Stranded In The Southland

Wednesday, June 01, 2005


We decided that the seven-hour bus trip from Granada to Valencia seemed a little tiring, so we stopped off in Murcia, a small university town about mid-way between the two larger cities. It was small and quiet and mostly devoid of other tourists.

In fact, we scored one of the cheapest rooms yet, and we still got WiFi with it! Yow, I managed to upload my pictures and we both just enjoyed being online. Ummm, maybe that´s kinda sad, but that´s the way it is.

In the morning, we wandered through a museum of an old mill, which had a bunch of cool exhibits on the side-shot waterwheels installed there in the 18th century. Yow, that´s pretty advanced! All of the commentary was in Spanish, so I was at a bit off a loss, but it was still fun to see it at least. Plus, M. translated the really good parts for me.

We also wandered around the fairly cool old cathedral there, but the tower was closed, so I didn´t get to do any more climbing. It is just as well, as my feet are killing me!

K.´s Handy Tips For Enjoying the Alhambra

We spent our final night in Granada on the grounds of the Alhambra (no, not squatting!). There are two hotels up there, actually -- the Parador and the Hotel America. The Parador is the official government hotel (there are Paradors all over Spain, mostly in cool old castles and other historic buildings) and it is insanely expensive. Hotel America was only about twice what we´ve spent on other places here, and M.´s cousin (who is from Granada) stays there when he´s in town.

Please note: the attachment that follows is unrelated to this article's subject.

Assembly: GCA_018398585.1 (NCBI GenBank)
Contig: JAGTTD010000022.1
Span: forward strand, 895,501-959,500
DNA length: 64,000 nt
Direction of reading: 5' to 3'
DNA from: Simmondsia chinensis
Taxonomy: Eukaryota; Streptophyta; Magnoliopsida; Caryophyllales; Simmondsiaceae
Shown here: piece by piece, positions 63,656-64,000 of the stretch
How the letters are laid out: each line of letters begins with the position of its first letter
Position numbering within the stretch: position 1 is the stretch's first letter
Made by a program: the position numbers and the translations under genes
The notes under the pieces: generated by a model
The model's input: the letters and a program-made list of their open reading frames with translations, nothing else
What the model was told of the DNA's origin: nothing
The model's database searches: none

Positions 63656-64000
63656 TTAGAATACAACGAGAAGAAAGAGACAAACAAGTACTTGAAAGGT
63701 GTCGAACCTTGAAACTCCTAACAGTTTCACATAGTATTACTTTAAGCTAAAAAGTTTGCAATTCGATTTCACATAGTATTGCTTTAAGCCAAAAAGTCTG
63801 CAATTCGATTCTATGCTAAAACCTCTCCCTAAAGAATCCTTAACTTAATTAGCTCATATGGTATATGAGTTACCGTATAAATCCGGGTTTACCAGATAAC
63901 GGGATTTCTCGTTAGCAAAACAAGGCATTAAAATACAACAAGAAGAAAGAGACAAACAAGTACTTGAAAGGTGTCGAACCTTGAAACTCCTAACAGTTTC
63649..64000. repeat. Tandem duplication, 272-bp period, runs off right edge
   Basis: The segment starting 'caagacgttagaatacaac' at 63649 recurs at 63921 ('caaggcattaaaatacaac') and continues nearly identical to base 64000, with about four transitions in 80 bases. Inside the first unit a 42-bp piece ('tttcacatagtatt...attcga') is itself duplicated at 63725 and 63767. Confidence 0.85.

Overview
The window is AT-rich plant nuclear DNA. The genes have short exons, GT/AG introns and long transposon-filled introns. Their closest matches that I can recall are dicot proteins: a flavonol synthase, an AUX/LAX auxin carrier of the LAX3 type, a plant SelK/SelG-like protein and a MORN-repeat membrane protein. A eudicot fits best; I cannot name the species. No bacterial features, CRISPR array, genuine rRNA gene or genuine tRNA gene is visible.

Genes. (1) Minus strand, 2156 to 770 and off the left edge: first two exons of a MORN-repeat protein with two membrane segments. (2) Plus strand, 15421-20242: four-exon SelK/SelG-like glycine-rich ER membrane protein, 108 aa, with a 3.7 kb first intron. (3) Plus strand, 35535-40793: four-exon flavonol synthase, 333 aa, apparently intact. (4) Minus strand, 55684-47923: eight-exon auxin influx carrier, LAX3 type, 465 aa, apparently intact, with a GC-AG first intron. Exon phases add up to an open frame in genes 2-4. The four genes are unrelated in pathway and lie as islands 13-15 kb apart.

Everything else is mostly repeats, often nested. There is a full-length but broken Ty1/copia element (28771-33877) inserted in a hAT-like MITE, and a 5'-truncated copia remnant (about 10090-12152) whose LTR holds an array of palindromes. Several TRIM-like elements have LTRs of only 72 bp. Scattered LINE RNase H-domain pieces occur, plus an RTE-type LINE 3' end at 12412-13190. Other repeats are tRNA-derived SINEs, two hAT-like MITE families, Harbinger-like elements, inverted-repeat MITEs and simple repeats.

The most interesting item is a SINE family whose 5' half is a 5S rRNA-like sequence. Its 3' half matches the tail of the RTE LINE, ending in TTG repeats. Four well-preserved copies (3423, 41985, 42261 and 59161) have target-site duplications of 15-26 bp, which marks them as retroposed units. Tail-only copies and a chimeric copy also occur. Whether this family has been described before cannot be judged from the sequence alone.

The Hotel America is definitely the way to go. It was easily twice as comfortable as any place we´ve stayed in so far (more a reflection of our cheapness than particular splendor on the part of the HA, alas), so it wasn´t such a bad deal. Once the tourists have gone home, you have the run of the Alhambra to yourself!

Well, actually, it isn´t quite that wonderful, as all of the buildings are closed off, and the gardens gates are closed, but it still cool to be up there in the peace and quiet. There are three or four restaurants open for dinner up on the hill, so it´s not too hard to get along.

Clearly, the way to visit the Alhambra is to get a room at Hotel America, go up there and wander around in the evening, and then get a ticket in the morning to get into the buildings and gardens. When everybody else is racing up the hill to try to get those tickets when the office opens at 8AM, you can stroll down from your hotel and score 'em.

The nighttime tickets, which M. and I got, are fairly useless -- anybody at all can stroll around most of the Alhambra at night, and seeing the palace at night was cool, but probably not 10 Euros cool. Staying at the hotel, you can probably appreciate 90% of what´s out there without the ticket, which only gets you into the palace.

The daytime ticket gets you into the palace, the Alcazar (fortress), and the Generife (the very cool gardens). The gardens are amazing. The Moors directed all sorts of streams down through the Alhambra, with all sorts of formal pools and fountains and even some stairs with streams running down the bannisters. Yow, wonderful.

Okay, that was useless for anybody who isn´t going to visit the Alhambra, but perhaps Google will make somebody´s day.